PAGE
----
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K-State Today

June 19, 2015



National Safety Month: Heat illness can be deadly

By Lisa Linck

National Safety Month continues with more information from the National Safety Council. Today's topic is preventing heat illness. Every year, thousands of workers become sick or die from exposure to heat. Heat illnesses and deaths are preventable.

What is heat illness? The body normally cools itself by sweating. During hot weather, especially with high humidity, sweating isn't enough. Body temperature can rise to dangerous levels if precautions are not taken such as drinking water frequently and resting in the shade or air conditioning. Heat illnesses range from heat rash and heat cramps to heat exhaustion and heat stroke. Heat stroke requires immediate medical attention and can result in death.

How can heat illness be prevented? Departments that have outside workers should establish a complete heat illness prevention program to prevent heat illness. This includes providing workers with water, rest and shade; gradually increase workloads and allow more frequent breaks for new workers or workers who have been away for a week or more to build a tolerance for working in the heat, or acclimatization; modify work schedules as necessary; plan for emergencies and train workers about the symptoms of heat-related illnesses and their prevention; and monitor workers for signs of illness. Workers new to the heat or those who have been away from work and are returning can be most vulnerable to heat. To prevent heat related illness and fatalities:

  • Drink water every 15 minutes, even if you are not thirsty.
  • Rest in the shade to cool down.
  • Wear a hat and light-colored clothing.
  • Learn the signs of heat illness and what to do in an emergency.
  • Keep an eye on fellow workers.
  • "Easy does it" on your first days of work in the heat. You need to get used to it.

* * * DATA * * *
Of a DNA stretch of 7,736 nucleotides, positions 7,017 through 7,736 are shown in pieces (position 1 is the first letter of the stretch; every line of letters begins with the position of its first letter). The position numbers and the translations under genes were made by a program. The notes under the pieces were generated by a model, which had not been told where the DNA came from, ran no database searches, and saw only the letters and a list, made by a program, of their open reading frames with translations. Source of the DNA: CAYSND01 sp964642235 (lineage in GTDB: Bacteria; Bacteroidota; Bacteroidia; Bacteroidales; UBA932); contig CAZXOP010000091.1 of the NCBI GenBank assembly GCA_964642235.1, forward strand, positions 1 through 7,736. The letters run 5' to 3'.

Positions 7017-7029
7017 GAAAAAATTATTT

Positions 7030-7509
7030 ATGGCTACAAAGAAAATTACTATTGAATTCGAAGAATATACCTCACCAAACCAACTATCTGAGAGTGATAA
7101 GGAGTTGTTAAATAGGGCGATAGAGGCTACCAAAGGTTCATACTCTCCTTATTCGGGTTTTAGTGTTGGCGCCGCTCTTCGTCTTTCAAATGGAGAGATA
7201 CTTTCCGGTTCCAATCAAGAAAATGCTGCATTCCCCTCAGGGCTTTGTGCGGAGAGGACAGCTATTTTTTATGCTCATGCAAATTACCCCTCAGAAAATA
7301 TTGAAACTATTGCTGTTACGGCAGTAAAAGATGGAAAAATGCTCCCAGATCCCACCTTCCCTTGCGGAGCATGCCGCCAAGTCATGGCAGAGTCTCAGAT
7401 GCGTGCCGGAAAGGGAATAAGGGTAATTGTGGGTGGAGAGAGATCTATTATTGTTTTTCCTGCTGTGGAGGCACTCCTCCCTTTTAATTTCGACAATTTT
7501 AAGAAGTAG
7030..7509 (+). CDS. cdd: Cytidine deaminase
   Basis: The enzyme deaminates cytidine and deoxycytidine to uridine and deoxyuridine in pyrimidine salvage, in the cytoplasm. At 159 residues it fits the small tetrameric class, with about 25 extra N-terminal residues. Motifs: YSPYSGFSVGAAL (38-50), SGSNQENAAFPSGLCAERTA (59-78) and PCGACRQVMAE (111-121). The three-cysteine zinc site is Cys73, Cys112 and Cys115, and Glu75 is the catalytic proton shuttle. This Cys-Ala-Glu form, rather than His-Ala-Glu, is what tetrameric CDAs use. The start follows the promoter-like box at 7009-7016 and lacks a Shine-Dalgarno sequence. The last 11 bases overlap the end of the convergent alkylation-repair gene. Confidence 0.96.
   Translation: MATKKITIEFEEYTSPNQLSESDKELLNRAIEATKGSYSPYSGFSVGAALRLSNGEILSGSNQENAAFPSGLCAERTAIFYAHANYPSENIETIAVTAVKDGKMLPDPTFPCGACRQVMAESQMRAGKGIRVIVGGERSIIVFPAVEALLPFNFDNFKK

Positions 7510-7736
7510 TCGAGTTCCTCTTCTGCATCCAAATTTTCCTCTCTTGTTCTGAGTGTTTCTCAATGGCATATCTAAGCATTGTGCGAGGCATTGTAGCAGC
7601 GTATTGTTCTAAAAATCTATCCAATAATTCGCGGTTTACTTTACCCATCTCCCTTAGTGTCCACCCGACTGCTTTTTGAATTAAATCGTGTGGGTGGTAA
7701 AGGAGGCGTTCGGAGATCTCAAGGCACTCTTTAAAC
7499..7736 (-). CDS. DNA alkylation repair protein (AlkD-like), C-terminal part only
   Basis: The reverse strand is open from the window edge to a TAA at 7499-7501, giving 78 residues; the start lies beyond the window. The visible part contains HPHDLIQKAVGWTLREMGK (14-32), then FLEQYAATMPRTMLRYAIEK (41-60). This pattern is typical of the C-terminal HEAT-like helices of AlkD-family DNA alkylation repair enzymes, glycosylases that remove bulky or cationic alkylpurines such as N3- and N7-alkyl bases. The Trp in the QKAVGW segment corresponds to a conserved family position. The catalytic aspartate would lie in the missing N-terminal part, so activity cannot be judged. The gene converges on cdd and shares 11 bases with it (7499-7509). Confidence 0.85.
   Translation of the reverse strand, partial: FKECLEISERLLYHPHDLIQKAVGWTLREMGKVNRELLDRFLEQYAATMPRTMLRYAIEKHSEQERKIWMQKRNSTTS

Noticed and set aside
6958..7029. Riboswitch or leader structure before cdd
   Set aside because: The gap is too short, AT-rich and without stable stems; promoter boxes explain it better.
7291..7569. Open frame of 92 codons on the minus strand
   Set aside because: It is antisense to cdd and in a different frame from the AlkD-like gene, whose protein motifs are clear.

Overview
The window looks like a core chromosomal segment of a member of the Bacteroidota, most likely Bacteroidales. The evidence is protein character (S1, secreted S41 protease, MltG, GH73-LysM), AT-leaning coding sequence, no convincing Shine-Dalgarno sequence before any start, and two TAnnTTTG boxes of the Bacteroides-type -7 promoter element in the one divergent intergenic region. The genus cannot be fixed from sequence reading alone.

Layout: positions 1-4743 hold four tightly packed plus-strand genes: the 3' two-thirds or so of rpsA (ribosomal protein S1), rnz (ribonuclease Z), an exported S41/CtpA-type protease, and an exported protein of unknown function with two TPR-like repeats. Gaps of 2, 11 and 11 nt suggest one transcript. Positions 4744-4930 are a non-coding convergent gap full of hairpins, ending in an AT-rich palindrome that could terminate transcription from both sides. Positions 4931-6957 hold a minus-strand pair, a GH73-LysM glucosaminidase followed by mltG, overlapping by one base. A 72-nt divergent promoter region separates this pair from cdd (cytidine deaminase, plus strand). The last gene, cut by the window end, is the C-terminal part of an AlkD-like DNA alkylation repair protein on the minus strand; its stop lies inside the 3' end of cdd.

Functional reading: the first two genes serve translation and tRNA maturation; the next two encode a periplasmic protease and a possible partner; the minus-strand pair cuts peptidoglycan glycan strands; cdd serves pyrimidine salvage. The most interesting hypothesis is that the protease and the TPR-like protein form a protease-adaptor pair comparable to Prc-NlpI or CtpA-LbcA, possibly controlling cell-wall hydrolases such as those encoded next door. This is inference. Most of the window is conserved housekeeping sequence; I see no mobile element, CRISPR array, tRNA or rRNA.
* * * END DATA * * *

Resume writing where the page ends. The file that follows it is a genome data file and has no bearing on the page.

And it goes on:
If workers are new to working in the heat or returning from more than a week off and for all workers on the first day of a sudden heat wave, implement a work schedule to allow them to get used to the heat gradually. Working in full sunlight can increase heat index values by 15 degrees Fahrenheit. Keep this in mind and plan additional precautions for working in these conditions.

Remember these three simple words: water, rest and shade. Taking these precautions can mean the difference between life and death.

Who is affected? Any worker exposed to hot and humid conditions is at risk of heat illness, especially those doing heavy work tasks or using bulky protective clothing and equipment. Some workers might be at greater risk than others if they have not built up a tolerance to hot conditions, including new workers, temporary workers or those returning to work after a week or more off. This also includes everyone during a heat wave.

Industries most affected by heat-related illness are: construction; trade, transportation and utilities; agriculture; building, grounds maintenance; landscaping services; and support activities for oil and gas operations. Remember also, heat illness can also occur if you are at home. Keep that in mind if you are mowing your lawn or gardening.